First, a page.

Disability at Carleton was the focus of “The Elephant in the Room,” an event, sponsored by the Wellness Center and the SWAs on Monday evening.
Andy Christensen, Carleton College’s disability coordinator, organized the event was created to get people to start thinking about disabilities, both visible and invisible. “I wanted people to think about disability in new ways,” said Christensen. “It’s not an issue of helping. It’s an issue of being aware and of respecting different groups.”
Event speakers agreed that “The Elephant in the Room” differed from other events on campus. One senior who spoke at the event about her experiences with depression remarked that she had “never been to an event which has, as its main goal, to help each other survive Carleton.”
Instead of centering the event around the speakers, Christensen and the SWAs who co-hosted the event spent time coming up with a list of questions which the occupants of each table could discuss amongst themselves.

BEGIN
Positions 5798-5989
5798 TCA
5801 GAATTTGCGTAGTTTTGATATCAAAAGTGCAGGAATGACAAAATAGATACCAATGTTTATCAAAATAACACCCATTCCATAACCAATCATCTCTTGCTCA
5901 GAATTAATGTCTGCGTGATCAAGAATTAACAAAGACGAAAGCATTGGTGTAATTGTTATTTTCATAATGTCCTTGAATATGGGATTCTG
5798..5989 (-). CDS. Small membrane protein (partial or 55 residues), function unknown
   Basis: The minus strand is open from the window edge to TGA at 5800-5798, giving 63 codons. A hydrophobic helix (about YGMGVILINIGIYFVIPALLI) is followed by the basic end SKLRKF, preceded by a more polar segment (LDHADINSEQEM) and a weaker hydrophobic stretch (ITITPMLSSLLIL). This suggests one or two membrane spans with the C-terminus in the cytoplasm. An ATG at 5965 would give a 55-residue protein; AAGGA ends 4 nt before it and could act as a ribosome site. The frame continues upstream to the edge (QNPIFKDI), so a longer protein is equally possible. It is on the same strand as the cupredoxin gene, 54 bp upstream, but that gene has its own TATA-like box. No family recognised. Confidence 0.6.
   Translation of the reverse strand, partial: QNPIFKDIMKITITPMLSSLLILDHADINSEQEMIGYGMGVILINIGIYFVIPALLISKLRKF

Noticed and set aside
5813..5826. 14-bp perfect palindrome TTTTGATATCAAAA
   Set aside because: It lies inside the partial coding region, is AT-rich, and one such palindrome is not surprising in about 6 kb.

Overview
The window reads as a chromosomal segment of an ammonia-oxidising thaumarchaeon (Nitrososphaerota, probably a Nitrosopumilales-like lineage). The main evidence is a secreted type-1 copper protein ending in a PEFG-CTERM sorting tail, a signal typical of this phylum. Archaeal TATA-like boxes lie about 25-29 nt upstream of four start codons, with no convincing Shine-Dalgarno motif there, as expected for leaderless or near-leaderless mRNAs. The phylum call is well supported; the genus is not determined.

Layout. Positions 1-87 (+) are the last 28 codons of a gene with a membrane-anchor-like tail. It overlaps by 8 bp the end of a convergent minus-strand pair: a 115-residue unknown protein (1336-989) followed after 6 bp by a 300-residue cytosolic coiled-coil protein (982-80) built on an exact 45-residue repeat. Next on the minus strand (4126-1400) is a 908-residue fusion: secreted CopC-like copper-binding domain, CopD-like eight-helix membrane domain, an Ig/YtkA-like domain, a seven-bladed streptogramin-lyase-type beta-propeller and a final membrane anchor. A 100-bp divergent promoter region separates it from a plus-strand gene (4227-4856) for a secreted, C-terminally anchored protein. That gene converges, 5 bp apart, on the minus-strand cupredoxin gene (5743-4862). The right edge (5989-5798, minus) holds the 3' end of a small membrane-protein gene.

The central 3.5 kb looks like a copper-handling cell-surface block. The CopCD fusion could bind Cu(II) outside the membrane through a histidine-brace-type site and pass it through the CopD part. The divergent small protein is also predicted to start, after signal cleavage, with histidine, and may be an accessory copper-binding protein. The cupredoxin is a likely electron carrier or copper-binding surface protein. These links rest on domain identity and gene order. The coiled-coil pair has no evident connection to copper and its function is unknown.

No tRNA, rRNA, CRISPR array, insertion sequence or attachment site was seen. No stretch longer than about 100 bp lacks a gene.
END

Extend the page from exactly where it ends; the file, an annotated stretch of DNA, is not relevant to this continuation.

One central lesson of the event was that a disability isn’t always visible; most of the speakers had no visible signs of the conditions they suffered. Sometimes their disability was invisible to them. A junior who spoke about dyslexia said it took him some time to realize that “my difficulty in reading and writing was about something besides a dearth of intelligence.”
Likewise, a senior who struggled with depression said “clinical depression is disabling, but not visible…. So I never thought of it as a disability.”
All of the speakers were proud of what they had achieved despite their difficulties. Sammy said that “I viewed dyslexia as a badge of honor because I could cope with it… [it was] a reminder that I am self reliant and can make it through some of the curveballs life throws at me.”